In 1999 I found out about freewriting from a writing professor whose name I don’t remember anymore. I’m not sure it matters. The thing that mattered more was a book called “Writing Down the Bones” and it was this weird, Zen-ist manifesto on writing, where the important thing wasn’t what you said, it was moving your hand across the pages, for time. I learned a lot about myself somehow in that class, even though a lot of the writing I did I don’t remember at all. I was at some stupid community college and I thought I already knew everything after coming out of a private school. Like a lot of things that work, it got me past the rough spot I was in and then I stopped doing it.
It’s not even clear what prompted me to start writing pages again. Maybe I read some article and thought, “Yeah, I should start that up again.” But now I’ve been going for two and a half years, and my life has changed from it. The pages I write have changed too, but I don’t know why or what’s next. But since the first part of my Action Experiments experiment is setting a baseline, I want to talk about something that’s part of my baseline.
The fastest introduction to the morning pages is from Julia Cameron who invented the specific technique that I use:
Morning Pages are three pages of longhand, stream of consciousness writing, done first thing in the morning. There is no wrong way to do Morning Pages– they are not high art. They are not even “writing.” They are about anything and everything that crosses your mind– and they are for your eyes only. Morning Pages provoke, clarify, comfort, cajole, prioritize and synchronize the day at hand. Do not over-think Morning Pages: just put three pages of anything on the page…and then do three more pages tomorrow.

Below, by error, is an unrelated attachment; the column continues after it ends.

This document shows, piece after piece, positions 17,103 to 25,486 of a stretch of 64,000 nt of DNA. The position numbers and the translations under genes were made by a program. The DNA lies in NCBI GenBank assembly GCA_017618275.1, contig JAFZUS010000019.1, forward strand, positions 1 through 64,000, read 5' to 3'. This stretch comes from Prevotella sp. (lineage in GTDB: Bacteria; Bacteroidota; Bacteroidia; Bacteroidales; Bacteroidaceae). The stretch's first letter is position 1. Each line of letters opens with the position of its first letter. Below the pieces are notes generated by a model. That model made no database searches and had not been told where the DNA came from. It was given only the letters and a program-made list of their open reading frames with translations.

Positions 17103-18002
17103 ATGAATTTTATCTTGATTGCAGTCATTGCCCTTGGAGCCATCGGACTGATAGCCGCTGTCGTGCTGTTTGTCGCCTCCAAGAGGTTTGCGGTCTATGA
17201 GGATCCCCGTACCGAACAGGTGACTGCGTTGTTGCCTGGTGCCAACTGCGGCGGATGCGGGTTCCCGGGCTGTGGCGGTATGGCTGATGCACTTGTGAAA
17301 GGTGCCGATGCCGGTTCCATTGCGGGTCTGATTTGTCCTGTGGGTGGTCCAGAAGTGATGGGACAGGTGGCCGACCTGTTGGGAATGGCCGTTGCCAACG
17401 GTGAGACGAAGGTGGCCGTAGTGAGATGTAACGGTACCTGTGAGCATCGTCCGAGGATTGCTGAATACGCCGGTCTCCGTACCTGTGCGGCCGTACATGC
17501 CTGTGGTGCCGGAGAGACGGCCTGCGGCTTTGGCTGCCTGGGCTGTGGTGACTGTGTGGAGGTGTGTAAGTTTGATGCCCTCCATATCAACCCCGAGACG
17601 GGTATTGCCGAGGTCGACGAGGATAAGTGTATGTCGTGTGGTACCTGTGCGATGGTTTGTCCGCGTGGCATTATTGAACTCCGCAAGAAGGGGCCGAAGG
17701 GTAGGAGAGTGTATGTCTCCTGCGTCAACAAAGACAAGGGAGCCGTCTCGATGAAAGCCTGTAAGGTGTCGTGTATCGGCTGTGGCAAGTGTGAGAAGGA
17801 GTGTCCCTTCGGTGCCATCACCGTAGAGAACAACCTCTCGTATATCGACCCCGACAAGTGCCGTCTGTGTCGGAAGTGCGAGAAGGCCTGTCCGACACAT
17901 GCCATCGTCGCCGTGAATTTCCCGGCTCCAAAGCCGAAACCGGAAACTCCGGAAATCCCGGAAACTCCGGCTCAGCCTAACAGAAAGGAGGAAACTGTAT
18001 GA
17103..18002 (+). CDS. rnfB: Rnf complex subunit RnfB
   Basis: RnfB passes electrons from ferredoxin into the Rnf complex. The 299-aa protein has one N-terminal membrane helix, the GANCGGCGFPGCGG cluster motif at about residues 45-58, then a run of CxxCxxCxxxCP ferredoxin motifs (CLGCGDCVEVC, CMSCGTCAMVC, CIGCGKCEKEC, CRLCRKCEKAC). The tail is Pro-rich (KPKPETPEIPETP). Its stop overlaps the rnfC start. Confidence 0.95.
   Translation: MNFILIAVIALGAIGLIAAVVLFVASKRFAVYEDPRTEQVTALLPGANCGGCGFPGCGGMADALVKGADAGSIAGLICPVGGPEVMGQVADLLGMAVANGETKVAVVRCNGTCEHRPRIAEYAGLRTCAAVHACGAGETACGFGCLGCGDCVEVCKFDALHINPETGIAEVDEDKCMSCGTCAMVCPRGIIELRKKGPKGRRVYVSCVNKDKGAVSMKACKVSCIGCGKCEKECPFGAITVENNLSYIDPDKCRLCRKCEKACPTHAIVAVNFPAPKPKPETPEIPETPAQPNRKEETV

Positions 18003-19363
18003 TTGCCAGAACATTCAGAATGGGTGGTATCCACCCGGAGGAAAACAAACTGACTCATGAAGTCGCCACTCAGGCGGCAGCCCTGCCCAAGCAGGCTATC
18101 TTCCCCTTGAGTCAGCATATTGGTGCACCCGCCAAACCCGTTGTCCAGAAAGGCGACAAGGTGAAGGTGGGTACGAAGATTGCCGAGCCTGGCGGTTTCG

So this is the morning. I wake up, weigh in, measure my waist, pour coffee – I make it first if I was lazy the night before – I feed the dogs and let them out if my wife hasn’t done it. I write three pages, longhand. I write ten ideas. I write down three things I’m grateful for. Then the last part flexes depending on what I’ve been reading and what I want to do. For a time I wrote down affirmations based on Scott Adams’ assertions that affirmations worked well for him. They haven’t worked well for me, so those got dropped from the journal. What has stayed solidly as part of my practice is the daily pages, the 10 ideas, and the gratitude. Other things I’ve dropped over time:
- Things I’m excited for
- Things I did that day
- Good things that Happened that day
- What would make today a success (2 things)
- To Do lists
- Records of if I did the SAVERS from the Miracle Morning (Silence, Affirmations, Visualization, “Scribing”, Reading, Exercise)
- How could the day have gone better?
- Various other self-help ideas and weirdness.
I’ve finally settled into three longhand pages, plus a fourth for various other crap. This makes my 200 page composition notebooks come out perfectly with 50 entries in each one, so I go through 7-8 per year. My shelf is filling up with them. Maybe it’s time for me to read them again, reconnect with my former self and rediscover what I was thinking about. Because I think there is something there. When I travel I always make sure to have my notebook with me. And no matter what is happening, I’m writing in it first thing, with rare, rare exception.
So why bother? It’s time consuming: for me it takes between half an hour and 45 minutes every morning. That’s a lot of time for a lot of people. But what has happened for me is like going to therapy every day for 30 minutes or an hour. I have even had negotiations with my wife about when and how she can interrupt me during the morning. David Allen makes a joke about “distributed cognition” he says, “You mean, writing things down?” Somehow by getting these thoughts out of your head and onto paper it frees your mind up to think about other things, things that you wouldn’t have realized without the practice.